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Seoul: Pyongyang Sanctions Unchanged


North Korean leader Kim Jong Un gives field guidance at the newly built Wisong Scientists Residential District in this undated photo released by North Korea's Korean Central News Agency (KCNA) in Pyongyang October 14, 2014. Kim, shown using a cane for sup

North Korean leader Kim Jong Un gives field guidance at the newly built Wisong Scientists Residential District in this undated photo released by North Korea's Korean Central News Agency (KCNA) in Pyongyang October 14, 2014. Kim, shown using a cane for sup

South Korea says its position on North Korean sanctions has not changed despite speculation that Seoul might consider lifting its unilateral sanctions against Pyongyang.

An official in Seoul who did not want to be named told reporters Tuesday that the South's position is consistent with remarks made Monday by President Park Geun-hye.

The South Korean president said her government is open to the idea that the North and South try to resolve the issue through dialogue.

Park’s comments, her first direct mention of the issue, triggered debate over the question of whether Seoul should lift sanctions to improve relations with Pyongyang. Some observers speculated that Park was poised to take the action.

Another South Korean official who also wanted to remain anonymous told VOA's Korean service Park is showing sincerity not only in her willingness to engage with North Korea, but in urging Pyongyang to show a genuine intention to have substantial dialogue.

The so-called May 24 sanctions are measures that Seoul took in 2010 after the fatal sinking of its navy ship, which claimed the lives of 46 sailors. The measures ban all inter-Korean trade and investment activities except those inside the Kaesong Industrial Complex.

Recently, Pyongyang has linked lifting the sanctions to progress on inter-Korean relations.

This month, a high-ranking North Korean delegation made a surprise visit to the South and agreed to resume a high-level dialogue that has been stalled since February. The fate of the talks, however, has been put in doubt.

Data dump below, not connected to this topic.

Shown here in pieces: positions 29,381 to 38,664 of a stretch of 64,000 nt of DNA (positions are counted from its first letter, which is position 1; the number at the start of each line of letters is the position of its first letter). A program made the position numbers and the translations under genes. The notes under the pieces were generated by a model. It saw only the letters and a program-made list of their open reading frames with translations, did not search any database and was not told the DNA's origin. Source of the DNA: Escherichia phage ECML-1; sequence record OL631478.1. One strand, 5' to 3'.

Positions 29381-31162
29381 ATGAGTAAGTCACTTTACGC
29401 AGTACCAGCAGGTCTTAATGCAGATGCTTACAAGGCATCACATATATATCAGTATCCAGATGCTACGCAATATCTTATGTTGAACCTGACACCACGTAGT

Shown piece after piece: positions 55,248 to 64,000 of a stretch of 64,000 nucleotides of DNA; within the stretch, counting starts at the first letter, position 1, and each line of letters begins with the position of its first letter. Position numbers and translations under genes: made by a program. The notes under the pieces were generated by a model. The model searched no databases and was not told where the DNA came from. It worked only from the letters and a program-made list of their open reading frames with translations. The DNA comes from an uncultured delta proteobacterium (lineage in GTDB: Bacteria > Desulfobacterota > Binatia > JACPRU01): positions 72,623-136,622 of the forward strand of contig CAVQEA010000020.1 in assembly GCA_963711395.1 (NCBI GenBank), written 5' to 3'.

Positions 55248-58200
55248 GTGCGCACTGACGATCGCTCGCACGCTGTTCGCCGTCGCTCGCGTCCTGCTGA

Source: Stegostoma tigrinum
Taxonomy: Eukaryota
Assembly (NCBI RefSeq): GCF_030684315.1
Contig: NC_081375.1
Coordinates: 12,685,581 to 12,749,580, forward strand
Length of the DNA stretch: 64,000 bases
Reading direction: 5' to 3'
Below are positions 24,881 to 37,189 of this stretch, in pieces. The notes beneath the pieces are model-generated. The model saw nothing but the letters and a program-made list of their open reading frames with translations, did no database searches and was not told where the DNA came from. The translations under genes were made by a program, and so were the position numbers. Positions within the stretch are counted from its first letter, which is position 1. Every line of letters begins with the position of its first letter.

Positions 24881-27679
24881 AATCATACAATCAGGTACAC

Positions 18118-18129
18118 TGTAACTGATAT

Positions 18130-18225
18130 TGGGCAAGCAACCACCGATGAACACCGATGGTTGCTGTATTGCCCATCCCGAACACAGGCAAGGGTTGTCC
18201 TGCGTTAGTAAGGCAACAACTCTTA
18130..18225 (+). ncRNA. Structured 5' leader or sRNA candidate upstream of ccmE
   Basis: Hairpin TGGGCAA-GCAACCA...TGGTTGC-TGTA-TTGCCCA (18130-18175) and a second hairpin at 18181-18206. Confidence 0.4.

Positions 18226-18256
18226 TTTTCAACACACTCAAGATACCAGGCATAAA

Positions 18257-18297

Shortly after the visit, South and North Korean navy patrol boats exchanged fire at the Northern Limit Line, a boundary drawn by the United Nations that serves as the maritime border between the two countries. Late last week, the North targeted balloons carrying anti-Pyongyang leaflets. The incident led to gunfire between the two Koreas, but no one was injured.

North Korean studies professor Koh Yoo-hwan at the Seoul-based Donggook University said the sanctions are not in line with the president’s Dresden Declaration. “The May 24 sanctions make it difficult for Park to execute plans explained in her Dresden Declaration,” Koh explained.

In late March, President Park made an official visit to Germany and unveiled her government’s roadmap for reunification. In her landmark speech given at the former East German city of Dresden, she made a three-point proposal to North Korea for the “humanity, co-prosperity, and integration” of the two Koreas.

The South Korean public seems to favor engagement with the North despite the tensions. In a recent poll, only one out of four South Koreans is against lifting the May 24 sanctions on the North. In the same poll, eight out of 10 South Koreans said President Park should have a summit with the North’s leader, Kim Jong Un.

Jee Abbey Lee contributed to this report, which was produced in collaboration with the VOA Korean service.

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